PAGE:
San Francisco workers yesterday kicked off a new citywide campaign to combat wage theft and rallied to mobilize support for a proposed new anti-wage theft law.
Wage theft is a $30 billion a year problem nationally and in the Bay Area, workers in the restaurant, construction, caregiving, manufacturing industries are victims. Tiffany Crain, from the activist group Young Workers United (YWU), says:
It comes in the form of not being paid overtime, not receiving breaks, not being paid at all in some instances, and many other things that are unlawful, work off the clock, they’re told to clock out and told to do other duties and not paid for it.
In 2010, a report released by the Chinese Progressive Association revealed that 1 out of 2 workers in Chinatown restaurants are paid below the minimum wage. In 2010, the Progressive Workers Alliance helped Bay Area workers recover nearly $500,000 in stolen wages due to wage theft through legal claims, lawsuits, employer negotiations and community campaigns.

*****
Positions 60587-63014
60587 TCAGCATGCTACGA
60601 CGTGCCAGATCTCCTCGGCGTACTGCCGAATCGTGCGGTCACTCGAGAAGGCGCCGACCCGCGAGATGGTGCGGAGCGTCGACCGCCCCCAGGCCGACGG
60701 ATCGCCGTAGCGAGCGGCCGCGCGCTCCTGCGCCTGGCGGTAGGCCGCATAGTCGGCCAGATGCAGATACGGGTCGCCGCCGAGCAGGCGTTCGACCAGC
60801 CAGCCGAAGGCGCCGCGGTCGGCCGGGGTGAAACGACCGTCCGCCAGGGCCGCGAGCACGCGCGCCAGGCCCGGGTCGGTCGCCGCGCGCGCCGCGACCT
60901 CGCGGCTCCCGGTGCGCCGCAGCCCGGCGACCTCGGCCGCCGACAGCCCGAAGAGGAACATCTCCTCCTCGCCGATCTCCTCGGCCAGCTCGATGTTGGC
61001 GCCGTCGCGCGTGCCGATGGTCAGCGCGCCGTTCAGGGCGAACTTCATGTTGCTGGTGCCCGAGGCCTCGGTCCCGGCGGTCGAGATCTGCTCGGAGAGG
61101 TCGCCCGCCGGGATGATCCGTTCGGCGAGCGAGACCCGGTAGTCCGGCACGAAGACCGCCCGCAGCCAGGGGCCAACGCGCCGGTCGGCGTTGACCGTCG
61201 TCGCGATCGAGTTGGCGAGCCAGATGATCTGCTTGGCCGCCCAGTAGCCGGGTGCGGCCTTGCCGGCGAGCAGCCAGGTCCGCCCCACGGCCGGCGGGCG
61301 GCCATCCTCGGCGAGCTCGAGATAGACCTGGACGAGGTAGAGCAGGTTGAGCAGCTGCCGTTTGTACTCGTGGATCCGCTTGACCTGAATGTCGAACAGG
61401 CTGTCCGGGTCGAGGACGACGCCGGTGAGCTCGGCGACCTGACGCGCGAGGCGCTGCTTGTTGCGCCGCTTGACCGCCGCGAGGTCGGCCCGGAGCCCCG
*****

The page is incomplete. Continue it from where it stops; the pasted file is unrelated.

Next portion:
The proposed ordinance by city supervisors David Campos and Eric Mar would strengthen requirements that employers post notices and inform workers about the minimum wage and other workers’ rights related to wages and also increase penalties for employers who violate the law.
Crain says the proposed ordinance would benefit employers as well as workers because wage theft “is unfair competition for responsible businesses, and we will work to help promote these good businesses.”
This blog originally appeared in AFL-CIO on May 13, 2011. Reprinted with Permission.
About the Author: Mike Hall is a former West Virginia newspaper reporter, staff writer for the United Mine Workers Journal and managing editor of the Seafarers Log. He came to the AFL- CIO in 1989 and has written for several federation publications, focusing on legislation and politics, especially grassroots mobilization and workplace safety. When his collar was still blue, he carried union cards from the Oil, Chemical and Atomic Workers, American Flint Glass Workers and Teamsters for jobs in a chemical plant, a mining equipment manufacturing plant and a warehouse. He has also worked as roadie for a small-time country-rock band, sold his blood plasma and played an occasional game of poker to help pay the rent.